“The Invisible War,” a Scathing Expose About Sexual Assault in the Military, Needs Your Help

Nobody likes to talk about rape.

That’s one of the reasons why it’s such an ongoing crisis in our country–it’s got that crippling stigma attached to it, and shame, and victim-blaming. Nowhere is that more pronounced than in our military.

I’m on the email list for director Kirby Dick and producer Amy Ziering, the creators of the outstanding documentary, “The Invisible War,” a film about the crisis of sexual assaults within the U.S. military. I’m interviewed in the film because of my work covering the issue, primarily the series I coauthored at the Denver Post called “Betrayal in the Ranks.”

Right now, the Invisible War team need your help.

The good news is, the New York Times has taken notice of this incredibly important issue by profiling the film in “Heroes, Villains and The Invisible,” written by Stephen Holden.

The article calls “The Invisible War” one of three festival films devoted to women’s rights,” and has said that “none of the films previewed matched the impact of “The Invisible War.”

The great news here is that the story is currently #16 on the NYT’s Most Popular List (Most Emailed and The Most Viewed, to be exact).

Let’s move that up. You can help show the media, and the public, and anyone else who is paying attention that these issues matter.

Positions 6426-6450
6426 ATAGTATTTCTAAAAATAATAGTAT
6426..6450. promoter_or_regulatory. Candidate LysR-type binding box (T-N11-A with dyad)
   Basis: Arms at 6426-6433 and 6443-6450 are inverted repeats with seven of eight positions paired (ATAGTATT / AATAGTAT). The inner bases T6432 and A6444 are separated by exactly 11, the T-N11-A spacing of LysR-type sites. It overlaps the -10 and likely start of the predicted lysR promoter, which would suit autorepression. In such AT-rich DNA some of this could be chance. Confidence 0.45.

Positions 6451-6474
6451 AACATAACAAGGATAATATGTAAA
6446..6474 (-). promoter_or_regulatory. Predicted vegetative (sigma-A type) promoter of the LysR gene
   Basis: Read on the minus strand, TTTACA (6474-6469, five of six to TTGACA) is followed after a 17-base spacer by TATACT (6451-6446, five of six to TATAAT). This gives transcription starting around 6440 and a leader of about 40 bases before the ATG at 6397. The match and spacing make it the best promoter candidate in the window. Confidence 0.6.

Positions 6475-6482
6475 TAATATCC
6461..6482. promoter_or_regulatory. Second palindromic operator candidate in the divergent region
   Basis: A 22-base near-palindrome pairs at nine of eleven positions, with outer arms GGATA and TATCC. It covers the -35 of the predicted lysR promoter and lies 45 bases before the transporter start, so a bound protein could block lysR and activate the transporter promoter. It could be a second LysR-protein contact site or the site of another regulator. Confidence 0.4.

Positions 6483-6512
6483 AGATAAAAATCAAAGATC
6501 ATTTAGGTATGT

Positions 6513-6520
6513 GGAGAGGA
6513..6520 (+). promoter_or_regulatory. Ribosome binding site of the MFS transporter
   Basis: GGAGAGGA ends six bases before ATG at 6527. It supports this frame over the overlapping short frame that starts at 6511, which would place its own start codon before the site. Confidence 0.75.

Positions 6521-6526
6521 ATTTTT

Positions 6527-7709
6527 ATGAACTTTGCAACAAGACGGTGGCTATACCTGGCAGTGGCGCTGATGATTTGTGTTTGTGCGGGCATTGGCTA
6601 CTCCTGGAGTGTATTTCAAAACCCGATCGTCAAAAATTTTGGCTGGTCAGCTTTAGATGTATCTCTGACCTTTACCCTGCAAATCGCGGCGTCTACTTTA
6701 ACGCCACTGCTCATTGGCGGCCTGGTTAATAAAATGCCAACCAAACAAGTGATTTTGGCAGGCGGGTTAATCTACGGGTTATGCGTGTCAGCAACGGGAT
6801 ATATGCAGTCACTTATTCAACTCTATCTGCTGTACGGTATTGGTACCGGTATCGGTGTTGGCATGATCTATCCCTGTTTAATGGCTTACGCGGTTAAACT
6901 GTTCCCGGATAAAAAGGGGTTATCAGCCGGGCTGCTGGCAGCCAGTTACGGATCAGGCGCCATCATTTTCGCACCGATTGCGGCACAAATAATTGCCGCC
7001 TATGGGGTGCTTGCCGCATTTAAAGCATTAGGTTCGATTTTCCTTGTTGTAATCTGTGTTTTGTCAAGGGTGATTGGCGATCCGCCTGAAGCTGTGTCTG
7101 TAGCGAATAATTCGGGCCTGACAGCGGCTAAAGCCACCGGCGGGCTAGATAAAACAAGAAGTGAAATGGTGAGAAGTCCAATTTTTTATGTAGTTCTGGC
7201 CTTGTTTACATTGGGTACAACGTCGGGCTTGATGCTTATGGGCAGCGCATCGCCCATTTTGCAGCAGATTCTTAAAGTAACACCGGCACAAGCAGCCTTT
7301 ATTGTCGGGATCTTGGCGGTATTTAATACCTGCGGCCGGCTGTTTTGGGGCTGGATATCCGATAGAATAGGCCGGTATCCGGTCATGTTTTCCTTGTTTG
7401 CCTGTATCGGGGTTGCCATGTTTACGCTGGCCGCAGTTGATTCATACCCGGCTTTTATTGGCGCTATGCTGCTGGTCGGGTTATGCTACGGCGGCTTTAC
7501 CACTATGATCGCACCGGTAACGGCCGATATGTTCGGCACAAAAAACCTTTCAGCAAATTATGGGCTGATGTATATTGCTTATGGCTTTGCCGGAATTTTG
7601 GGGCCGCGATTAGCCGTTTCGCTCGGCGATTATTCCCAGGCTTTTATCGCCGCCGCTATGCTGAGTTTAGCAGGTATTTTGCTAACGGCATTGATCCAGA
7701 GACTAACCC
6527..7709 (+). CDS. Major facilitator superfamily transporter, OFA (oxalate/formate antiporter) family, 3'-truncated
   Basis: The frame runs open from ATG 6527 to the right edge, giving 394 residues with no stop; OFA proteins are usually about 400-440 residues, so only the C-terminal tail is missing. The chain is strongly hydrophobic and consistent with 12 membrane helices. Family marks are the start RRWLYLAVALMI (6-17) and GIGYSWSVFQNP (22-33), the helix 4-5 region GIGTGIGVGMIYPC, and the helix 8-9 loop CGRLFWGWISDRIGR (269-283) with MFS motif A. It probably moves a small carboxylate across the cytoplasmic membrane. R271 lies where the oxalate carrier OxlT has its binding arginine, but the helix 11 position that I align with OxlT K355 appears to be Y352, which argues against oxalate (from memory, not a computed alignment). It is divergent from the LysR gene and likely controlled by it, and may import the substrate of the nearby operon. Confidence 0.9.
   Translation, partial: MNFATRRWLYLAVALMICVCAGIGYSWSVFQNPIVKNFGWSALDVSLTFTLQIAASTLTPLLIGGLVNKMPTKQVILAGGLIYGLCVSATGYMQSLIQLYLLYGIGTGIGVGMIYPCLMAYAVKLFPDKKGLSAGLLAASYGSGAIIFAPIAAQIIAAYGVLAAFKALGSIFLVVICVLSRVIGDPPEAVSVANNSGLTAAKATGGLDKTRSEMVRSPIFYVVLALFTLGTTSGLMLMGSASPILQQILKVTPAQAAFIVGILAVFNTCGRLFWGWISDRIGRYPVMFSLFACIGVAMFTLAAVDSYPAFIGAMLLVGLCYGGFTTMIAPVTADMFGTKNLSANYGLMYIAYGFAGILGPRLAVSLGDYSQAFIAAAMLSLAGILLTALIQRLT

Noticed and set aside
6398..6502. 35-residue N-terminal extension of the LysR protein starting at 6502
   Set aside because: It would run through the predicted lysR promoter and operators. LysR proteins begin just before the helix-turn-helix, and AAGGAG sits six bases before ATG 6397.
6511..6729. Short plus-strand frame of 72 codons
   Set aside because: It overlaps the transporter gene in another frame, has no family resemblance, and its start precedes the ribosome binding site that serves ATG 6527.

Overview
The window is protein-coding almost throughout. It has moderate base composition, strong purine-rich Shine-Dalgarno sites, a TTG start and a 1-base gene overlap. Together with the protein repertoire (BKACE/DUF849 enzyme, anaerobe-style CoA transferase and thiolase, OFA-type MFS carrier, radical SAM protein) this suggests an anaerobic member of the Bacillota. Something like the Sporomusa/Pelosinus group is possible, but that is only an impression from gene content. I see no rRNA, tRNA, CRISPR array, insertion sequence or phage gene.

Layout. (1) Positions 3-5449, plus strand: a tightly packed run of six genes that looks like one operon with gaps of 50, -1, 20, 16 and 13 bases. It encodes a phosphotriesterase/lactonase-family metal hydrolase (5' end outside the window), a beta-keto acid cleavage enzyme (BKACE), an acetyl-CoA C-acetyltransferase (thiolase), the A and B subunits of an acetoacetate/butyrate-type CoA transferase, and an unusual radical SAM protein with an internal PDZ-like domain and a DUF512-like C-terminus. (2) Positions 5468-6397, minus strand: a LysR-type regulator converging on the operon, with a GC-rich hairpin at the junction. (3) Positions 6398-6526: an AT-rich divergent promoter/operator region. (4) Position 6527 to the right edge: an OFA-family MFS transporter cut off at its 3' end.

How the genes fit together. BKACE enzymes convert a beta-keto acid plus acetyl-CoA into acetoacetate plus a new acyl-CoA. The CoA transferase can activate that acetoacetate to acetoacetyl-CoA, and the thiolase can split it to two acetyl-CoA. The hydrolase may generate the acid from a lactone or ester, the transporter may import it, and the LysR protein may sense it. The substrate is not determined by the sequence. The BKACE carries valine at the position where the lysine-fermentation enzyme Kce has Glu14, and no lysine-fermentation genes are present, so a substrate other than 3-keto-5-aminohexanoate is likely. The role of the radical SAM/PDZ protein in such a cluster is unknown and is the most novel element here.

Go here and Share the article with a friend, Tweet and/or Post to Facebook:
Heroes, Villains and the Invisible

Please HELP!  Go to this link ( http://www.nytimes.com/2012/06/15/movies/human-rights-watch-film-festival-at-lincoln-center.html) and

  • EMAIL to a friend
  • Share on Facebook
  • Tweet – here’s a sample Tweet that you can also send without going to the article link:

    • Heroes, Villains and the Invisible http://nyti.ms/MKZz3b#NotInvisible@Invisible_War gets due notice TKU @nytimesin theatres 6.22

Thanks very much,


1 Comment

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One response to ““The Invisible War,” a Scathing Expose About Sexual Assault in the Military, Needs Your Help

  1. veteranscourtsnationwide

    When you think of a Predator or Military Sexual Trauma (MST) you think women being raped by men, but there were over 20,000 males raped in 2009 who have been raped too. When you think of Male who has Military Sexual Trauma (MST) you think male on male rape. I am a Survivor I have Military Sexual Trauma (MST) PTST and no male has ever touched me. I hope your book can talk about women Predators too.

    It was my Supervisor during the week and she was a female. She was in a position that she used her higher rank and position to get what she wanted. Then the threats came in… but I reported it after it took the best of me. Once I reported it to the military they didn’t remove her or change her position. If the role was reversed I as a male would have been moved that day no questions asked. But she got to stay while they investigated it. If they ever did investigate it I still remember it like it was yesterday, step by step. I want to stop thinking and dreaming about it but it is hard when the person who violated you works at the Dallas VA Hospital where I go for medical care and have been since 2007.